We have already given our explanation. To the savage intellect, man and beast are on a level, and all savage myth makes men descended from beasts; while stories of the loves of gods in bestial shape, or the unions of men and animals, incessantly occur. ‘Unnatural’ as these notions seem to us, no ideas are more familiar to savages, and none recur more frequently in Indo-Aryan, Scandinavian, and Greek mythology. An extant tribe in North-West America still claims descent from a frog. The wedding of Bheki and the king is a survival, in Sanskrit, of a tale of this kind. Lastly, Bheki disappears, when her associations with her old amphibious life are revived in the manner she had expressly forbidden.

 

Our interpretation may be supported by an Ojibway parallel. A hunter named Otter-heart, camping near a beaver lodge, found a pretty girl loitering round his fire. She keeps his wigwam in order, and ‘lays his blanket near the deerskin she had laid for herself. “Good,” he muttered, “this is my wife.”’ She refuses to eat the beavers he has shot, but at night he hears a noise, ‘krch, krch, as if beavers were gnawing wood.’ He sees, by the glimmer of the fire, his wife nibbling birch twigs. In fact, the good little wife is a beaver, as the pretty Indian girl was a frog. The pair lived happily till spring came and the snow melted and the streams ran full. Then his wife implored the hunter to build her a bridge over every stream and river, that she might cross dry-footed. ‘For,’ she said, ‘if my feet touch water, this would at once cause thee great sorrow.’ The hunter did as she bade him, but left unbridged one tidy runnel. The wife stumbled into the water, and, as soon as her foot was wet, she immediately resumed her old shape as a beaver, her son became a beaverling, and the brooklet, changing to a roaring river, bore them to the lake. Once the hunter saw his wife again among her beast kin. ‘To thee I sacrificed all,’ she said, ‘and I only asked thee to help me dry-footed over the waters. Thou didst cruelly neglect this. Now I must remain for ever with my people.’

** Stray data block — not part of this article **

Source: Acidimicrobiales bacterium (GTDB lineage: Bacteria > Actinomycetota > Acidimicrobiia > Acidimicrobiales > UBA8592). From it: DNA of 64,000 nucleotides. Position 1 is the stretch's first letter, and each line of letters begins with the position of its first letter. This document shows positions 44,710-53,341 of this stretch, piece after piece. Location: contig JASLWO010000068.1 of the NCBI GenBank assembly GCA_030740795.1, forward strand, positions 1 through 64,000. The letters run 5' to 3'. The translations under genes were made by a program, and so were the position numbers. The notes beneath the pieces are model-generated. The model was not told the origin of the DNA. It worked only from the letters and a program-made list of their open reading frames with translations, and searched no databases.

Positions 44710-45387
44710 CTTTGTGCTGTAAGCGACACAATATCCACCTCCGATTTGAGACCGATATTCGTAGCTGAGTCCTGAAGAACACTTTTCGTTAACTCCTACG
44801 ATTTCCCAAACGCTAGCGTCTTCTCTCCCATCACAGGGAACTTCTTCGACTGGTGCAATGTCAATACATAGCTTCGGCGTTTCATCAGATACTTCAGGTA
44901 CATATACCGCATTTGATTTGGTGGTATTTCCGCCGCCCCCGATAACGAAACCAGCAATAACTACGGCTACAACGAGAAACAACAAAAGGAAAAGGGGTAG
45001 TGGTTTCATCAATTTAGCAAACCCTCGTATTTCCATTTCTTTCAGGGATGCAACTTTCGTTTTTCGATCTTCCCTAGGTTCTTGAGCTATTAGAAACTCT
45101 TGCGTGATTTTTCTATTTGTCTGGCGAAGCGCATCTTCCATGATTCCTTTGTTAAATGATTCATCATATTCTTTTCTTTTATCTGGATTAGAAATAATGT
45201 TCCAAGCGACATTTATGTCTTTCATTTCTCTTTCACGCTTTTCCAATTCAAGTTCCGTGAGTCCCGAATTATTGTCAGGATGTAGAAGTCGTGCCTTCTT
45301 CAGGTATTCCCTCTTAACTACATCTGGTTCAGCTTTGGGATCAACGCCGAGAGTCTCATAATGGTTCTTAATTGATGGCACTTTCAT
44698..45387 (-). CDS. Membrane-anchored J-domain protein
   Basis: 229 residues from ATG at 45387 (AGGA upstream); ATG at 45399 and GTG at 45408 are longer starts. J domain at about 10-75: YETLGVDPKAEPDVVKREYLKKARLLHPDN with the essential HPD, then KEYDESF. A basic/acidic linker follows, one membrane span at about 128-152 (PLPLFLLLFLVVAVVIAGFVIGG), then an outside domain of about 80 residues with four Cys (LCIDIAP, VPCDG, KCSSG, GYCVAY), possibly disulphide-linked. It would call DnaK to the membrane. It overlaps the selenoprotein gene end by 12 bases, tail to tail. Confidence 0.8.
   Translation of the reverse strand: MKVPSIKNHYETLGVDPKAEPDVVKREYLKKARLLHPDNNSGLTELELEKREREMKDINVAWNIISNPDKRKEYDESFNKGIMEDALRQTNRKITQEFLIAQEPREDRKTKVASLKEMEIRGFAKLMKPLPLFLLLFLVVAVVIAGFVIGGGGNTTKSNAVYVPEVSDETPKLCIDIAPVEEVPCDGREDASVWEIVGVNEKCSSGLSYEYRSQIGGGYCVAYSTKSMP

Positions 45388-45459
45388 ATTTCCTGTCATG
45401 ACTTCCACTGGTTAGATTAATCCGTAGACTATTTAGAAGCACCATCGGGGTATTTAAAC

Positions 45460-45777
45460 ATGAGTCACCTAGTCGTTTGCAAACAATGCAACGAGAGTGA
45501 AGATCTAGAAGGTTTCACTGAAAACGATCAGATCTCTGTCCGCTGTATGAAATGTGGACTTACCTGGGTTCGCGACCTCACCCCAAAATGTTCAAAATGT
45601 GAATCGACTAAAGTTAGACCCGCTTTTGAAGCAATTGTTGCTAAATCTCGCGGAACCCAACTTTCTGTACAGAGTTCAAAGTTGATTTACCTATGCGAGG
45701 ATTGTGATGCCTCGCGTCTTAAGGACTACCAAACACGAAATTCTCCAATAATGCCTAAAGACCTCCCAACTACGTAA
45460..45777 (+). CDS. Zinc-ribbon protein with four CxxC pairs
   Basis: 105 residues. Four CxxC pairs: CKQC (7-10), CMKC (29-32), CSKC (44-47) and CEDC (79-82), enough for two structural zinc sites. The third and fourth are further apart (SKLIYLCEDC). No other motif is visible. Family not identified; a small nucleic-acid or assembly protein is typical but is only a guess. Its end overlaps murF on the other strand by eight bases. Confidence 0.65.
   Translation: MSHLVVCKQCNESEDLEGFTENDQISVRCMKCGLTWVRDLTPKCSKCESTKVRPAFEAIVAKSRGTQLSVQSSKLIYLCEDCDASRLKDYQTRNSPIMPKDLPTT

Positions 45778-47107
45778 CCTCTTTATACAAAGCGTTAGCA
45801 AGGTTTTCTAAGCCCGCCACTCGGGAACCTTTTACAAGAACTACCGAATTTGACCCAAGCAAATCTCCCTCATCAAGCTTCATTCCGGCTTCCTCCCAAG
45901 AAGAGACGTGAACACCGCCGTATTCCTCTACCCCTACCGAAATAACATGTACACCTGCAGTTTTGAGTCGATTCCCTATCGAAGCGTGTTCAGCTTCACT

This tale was told to Kohl by ‘an old insignificant squaw among the Ojibways.’80 Here we have a precise parallel to the tale of Bheki, the frog-bride, and here the reason of the prohibition to touch water is made perfectly unmistakable. The touch magically revived the bride’s old animal life with the beavers. Or was the Indian name for beaver (temaksé) once a name for the sun?